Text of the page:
A Massachusetts mother who brought her developmentally disabled daughter to a musical production of “Beauty and the Beast” claims the theater kicked them out after her 5-year-old was making noises.
"They did not ask me to leave; they told me I had to leave," Samantha Torres told South Coast Today. Ushers at the Providence Performing Arts Center in Providence R.I., said her daughter, Nadia, was "squealing and giggling and humming" loudly, distracting audience members.
Nadia has a rare chromosome abnormality that prevents her from speaking. On June 2, Samantha took her two children and a nurse to the Disney musical where they sat at the back of the 3,100-seat theater. Nadia, who makes humming sounds to express herself when she’s happy, didn’t appear to be disrupting anyone besides the ushers, she said.
Marketing Director P.J. Prokop of the Providence Performing Arts Center said Samantha was offered another seat after audience members were "turning around; they were looking; they were also kind of gesturing." But Samantha insists she wasn’t given the chance to move to different seats.
If the noise complaints were legitimate and the theater didn’t try to accommodate them, it may be grounds for discrimination, attorney Christine Griffin, executive director of the Massachusetts Disabilities Law Center, said. Griffin pointed to the Americans with Disabilities Act, which prohibits discrimination on the basis of public accommodation, exclusion, segregation and unequal treatment.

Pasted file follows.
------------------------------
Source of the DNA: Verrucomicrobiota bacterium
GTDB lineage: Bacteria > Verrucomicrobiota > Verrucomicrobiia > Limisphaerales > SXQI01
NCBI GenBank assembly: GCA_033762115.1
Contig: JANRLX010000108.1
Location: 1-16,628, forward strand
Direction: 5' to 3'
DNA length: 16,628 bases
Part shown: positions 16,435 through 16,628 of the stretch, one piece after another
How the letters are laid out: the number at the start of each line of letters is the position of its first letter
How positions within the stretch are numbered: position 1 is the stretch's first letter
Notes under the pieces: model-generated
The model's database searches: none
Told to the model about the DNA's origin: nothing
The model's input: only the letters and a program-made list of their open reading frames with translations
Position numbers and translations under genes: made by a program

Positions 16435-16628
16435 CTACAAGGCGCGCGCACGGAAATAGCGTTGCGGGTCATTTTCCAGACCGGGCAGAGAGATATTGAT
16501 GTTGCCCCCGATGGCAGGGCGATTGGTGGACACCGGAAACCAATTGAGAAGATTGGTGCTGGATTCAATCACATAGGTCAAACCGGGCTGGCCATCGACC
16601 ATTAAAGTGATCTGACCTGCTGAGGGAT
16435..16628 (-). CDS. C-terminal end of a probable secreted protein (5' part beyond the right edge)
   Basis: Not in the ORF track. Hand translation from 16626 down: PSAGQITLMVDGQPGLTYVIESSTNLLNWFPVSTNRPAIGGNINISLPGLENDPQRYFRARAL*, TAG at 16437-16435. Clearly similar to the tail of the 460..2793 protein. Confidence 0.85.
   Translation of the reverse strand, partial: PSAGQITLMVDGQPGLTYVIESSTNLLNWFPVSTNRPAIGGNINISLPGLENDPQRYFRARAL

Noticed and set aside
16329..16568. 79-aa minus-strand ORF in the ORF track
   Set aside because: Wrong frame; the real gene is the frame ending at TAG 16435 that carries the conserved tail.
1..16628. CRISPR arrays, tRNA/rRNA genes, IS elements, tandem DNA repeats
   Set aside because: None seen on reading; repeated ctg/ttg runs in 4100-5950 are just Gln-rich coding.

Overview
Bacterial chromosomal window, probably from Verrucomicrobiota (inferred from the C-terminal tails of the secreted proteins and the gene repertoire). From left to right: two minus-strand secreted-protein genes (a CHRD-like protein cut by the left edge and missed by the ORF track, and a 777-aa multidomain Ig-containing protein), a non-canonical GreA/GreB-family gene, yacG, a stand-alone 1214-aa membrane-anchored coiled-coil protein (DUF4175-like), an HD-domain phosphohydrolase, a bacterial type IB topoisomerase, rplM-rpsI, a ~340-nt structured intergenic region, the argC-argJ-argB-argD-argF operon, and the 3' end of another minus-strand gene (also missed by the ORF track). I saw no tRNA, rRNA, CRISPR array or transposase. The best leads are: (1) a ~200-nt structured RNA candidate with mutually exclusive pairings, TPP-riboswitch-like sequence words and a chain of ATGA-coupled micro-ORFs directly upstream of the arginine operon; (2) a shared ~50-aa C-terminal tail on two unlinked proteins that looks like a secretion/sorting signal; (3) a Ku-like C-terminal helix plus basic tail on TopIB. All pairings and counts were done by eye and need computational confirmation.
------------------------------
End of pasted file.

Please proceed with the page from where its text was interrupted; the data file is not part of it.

Samantha believes the incident marks an opportunity to educate others. She plans on taking up an offer with the theater to conduct sensitivity training with its ushers. "I think it’s going to have a happy ending for a lot of people," she said.
This isn’t the first incident of a disabled child being removed from a public venue. In February, restaurant franchise Golden Corral was sued over allegedly kicking out a family who has a genetic skin condition. Detroit-area franchise manager David Robinson asked Danielle Duford and her four children to leave citing the scabs on their skin. In May, the case was settled for $60,000, CBS Detroit reports.